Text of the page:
More readers speak DC Adventures, but once an entry has two sets of stats collapsing those to avoid a long ‘tunnel’ of gibberish is necessary in any case. And, well, one click is reasonable as effort goes – plus it’s fun to expand and retract stuff on a web page. Snikt !
Modernised entries have an additional “Tell me more about game stats” link that takes people to an enhanced version of the relevant FAQ chapter. One of writeups.org’s objectives has always been to introduce people to tabletop role-playing, so now that game stats are less visible we have to take a more proactive stance.
Said FAQ chapter now includes new content – free .pdf primers by well-regarded indie tapletop RPG designers, Levi Kornelsen and Greg Stolze and more detailed explanations.
The entries appear correctly in the main search – so people looking for the name of a character will get what they wanted. However, the *content* of some entries isn’t being indexed – you can tell because the little snippet of text isn’t part of the results.
So I’m now working on cleaning up the code structure of the entries. As you can imagine, content that has been around since late 1998 and was mostly assembled by an amateur has a fair bit of… interesting coding artefacts.
Browsers do not generally care as they are built to deal with bad code, but search engine robots – including Google – are less tolerant.
Oh, and the little blue icons in the right-hand column of this page have been restored yesterday, but they were only gone because I’m an idiot.
No flurry of modernised entries this time. I’ve learned enough from modernising dozen of entries and analysing search issues to be able to conduct some infrastructure work — most of which will be invisible to visitors.
Three things that are sort of, kind of visible :
- The writeups.org website used to be accessible from any subdomain. In particular, the subdomain againwww.writeups.org was used somewhere and was indexed by Google. This isn’t a good thing, since search engine can interpret it as an attempt to appear multiple times in results and react poorly to that.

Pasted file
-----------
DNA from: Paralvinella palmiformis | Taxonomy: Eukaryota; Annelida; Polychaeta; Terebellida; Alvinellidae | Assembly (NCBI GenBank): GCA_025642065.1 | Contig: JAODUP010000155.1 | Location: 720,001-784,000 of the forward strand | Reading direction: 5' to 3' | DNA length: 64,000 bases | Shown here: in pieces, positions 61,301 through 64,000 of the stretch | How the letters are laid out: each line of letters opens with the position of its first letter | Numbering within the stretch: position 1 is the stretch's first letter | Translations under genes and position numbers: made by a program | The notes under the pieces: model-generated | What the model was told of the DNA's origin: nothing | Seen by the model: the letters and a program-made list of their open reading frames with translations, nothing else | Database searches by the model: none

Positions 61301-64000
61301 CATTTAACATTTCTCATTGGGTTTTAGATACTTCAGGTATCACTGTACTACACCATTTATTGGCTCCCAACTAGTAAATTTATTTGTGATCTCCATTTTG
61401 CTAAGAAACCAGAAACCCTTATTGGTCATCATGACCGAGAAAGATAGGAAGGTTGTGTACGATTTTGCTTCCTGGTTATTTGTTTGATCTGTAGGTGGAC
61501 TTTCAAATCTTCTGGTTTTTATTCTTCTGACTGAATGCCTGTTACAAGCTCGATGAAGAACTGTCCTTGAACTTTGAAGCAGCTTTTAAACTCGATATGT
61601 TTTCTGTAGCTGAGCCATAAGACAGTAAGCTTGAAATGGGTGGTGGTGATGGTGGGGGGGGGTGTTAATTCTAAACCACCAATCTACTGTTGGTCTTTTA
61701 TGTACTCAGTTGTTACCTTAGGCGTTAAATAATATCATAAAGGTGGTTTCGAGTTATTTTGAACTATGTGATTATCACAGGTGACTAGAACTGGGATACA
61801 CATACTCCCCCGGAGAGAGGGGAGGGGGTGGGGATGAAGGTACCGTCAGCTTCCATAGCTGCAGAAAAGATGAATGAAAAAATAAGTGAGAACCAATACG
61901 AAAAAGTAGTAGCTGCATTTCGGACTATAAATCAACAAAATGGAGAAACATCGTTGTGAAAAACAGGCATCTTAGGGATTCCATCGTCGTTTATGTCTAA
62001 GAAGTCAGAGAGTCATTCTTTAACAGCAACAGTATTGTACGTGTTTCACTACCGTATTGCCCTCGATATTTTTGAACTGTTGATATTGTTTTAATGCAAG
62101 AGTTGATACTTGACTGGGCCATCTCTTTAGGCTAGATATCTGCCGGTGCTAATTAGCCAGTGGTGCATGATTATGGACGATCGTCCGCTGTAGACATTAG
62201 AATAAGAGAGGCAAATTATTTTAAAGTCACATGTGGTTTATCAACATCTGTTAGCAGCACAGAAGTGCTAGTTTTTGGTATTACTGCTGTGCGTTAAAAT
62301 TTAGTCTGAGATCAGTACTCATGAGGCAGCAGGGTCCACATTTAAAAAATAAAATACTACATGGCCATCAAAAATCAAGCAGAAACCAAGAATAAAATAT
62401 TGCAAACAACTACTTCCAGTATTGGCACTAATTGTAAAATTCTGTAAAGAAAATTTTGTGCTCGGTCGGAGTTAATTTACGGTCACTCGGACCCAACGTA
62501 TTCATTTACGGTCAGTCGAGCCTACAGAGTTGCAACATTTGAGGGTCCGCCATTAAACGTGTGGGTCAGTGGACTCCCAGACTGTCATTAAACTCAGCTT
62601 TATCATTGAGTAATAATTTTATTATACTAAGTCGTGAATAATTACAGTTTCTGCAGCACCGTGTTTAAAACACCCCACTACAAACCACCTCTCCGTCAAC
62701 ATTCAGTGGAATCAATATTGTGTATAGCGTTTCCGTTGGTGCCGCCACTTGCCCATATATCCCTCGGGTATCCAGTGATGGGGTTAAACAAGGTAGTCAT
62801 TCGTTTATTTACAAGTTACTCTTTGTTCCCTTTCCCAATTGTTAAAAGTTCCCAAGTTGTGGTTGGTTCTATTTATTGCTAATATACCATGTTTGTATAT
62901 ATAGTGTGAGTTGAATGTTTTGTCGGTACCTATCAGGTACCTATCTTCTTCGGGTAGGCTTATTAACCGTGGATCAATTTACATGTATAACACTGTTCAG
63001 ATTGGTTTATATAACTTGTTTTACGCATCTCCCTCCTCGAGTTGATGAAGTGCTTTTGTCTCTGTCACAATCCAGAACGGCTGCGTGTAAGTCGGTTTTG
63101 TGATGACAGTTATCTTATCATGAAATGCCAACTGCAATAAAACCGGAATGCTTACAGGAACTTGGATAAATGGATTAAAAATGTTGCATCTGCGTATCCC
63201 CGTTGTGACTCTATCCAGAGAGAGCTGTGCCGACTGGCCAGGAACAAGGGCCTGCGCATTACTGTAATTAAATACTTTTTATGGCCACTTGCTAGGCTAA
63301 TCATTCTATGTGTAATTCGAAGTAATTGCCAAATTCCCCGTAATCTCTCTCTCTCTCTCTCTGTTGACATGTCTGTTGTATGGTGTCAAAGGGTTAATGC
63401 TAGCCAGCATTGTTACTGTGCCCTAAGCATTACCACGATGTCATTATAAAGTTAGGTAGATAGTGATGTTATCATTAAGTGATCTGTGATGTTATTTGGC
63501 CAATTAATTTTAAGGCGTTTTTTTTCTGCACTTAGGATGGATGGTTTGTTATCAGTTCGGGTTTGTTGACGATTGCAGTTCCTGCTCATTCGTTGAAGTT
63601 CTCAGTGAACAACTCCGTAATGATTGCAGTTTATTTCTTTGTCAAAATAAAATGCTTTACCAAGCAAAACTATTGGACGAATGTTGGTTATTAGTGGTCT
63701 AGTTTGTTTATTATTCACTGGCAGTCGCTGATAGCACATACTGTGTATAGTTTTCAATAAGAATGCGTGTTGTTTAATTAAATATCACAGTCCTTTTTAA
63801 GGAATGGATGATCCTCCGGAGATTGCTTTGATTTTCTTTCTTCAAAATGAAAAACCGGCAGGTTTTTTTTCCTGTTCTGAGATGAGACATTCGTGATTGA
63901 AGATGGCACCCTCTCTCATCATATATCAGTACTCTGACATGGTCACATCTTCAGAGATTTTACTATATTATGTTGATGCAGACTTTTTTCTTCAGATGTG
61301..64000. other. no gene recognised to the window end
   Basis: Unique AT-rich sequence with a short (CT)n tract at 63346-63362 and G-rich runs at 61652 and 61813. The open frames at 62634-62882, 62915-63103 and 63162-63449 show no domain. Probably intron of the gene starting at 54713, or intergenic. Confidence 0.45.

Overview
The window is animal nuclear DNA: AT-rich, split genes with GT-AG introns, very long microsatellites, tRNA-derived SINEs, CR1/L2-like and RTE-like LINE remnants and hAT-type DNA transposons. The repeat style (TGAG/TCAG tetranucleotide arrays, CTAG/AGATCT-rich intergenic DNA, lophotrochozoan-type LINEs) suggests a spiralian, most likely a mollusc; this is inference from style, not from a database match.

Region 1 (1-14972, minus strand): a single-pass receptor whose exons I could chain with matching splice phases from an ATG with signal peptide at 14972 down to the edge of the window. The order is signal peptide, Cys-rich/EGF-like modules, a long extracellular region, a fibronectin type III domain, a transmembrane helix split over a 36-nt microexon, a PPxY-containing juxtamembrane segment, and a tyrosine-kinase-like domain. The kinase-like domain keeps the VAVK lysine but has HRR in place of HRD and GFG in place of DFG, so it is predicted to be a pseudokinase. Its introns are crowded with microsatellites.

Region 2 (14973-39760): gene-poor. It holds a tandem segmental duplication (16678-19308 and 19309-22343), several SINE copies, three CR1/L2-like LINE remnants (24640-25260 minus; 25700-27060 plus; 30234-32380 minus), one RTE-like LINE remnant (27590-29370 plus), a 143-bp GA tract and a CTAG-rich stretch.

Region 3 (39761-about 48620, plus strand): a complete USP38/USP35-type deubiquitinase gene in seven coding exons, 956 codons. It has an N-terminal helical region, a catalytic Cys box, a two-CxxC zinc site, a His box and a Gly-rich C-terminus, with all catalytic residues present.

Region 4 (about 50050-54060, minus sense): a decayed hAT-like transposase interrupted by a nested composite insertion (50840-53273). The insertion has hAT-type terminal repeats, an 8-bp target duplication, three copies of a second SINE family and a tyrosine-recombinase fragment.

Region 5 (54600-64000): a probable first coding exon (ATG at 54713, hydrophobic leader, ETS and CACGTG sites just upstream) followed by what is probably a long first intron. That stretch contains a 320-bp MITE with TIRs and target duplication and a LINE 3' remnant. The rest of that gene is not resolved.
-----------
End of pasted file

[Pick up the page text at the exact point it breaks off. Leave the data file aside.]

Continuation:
- After finding out based on a pure hunch, the problem was located (a wildcard in the domain’s zone file – I have no idea what it was doing there) and eliminated. So now it’s www.writeups.org and nothing else.
- All entries in the site’s search engine – the one accessible from the “Search” grey button near the top of the pages – now provide at least a little bit of text. The fix to have the content of everything properly indexed is known, but it’ll be rolled in along with other fixes.
The Knight of Shadow web site archive .pdf is now integrated in the search engine. This is of particular import for folks who look for a character who is in the .pdf but not on the rest of the site. A bright green mention of these results being in a .pdf document has been added for people who hate .pdf.
Much of the current work is mass edits in the code of the entries. There’s a lot of cruft that’s been accruing since 1999 – and the HTML used by the scripts was done more than ten years ago, at a time when usage was less strict and my technical skills even more abysmal. This mess of old code validates very poorly and it presumably hurts our search engine accessibility and visibility.
It has to be addressed at some point, and that point happens to be now. The impact for readers will be very low – it probably means that all entries will be partially modernised earlier than scheduled.
Not certain yet, since when working on 4,944 files the damnedest thing can take unexpected amounts of time. And in the end, they have to be uploaded and checked and manually corrected one by one, given how disparate the data is.
Thankfully, there’s a donation button now so you can support all these efforts to bring you such a nice, green site.
The overhaul of the code continues, the upgrade of content is still paused for a bit.
Based on what was learned modernising about 75 dual-statted entries, bulk changes have been applied to all articles and the changed versions are now being uploaded and checked one by one.
Which can be a mite slow with 4,944 files being involved. The uploads go from the entry with the smallest id# (the number at the end of the URL) to the largest.
Once an entry has been updated this way, it still needs a code review, the images are still the old and small versions, and the text hasn’t been reviewed except for obvious problems introduced by the coding changes.
Since the content is the same – only the presentation changes – these upgrades are not listed in the Updates Lists pages. It’s infrastructure work, not content work.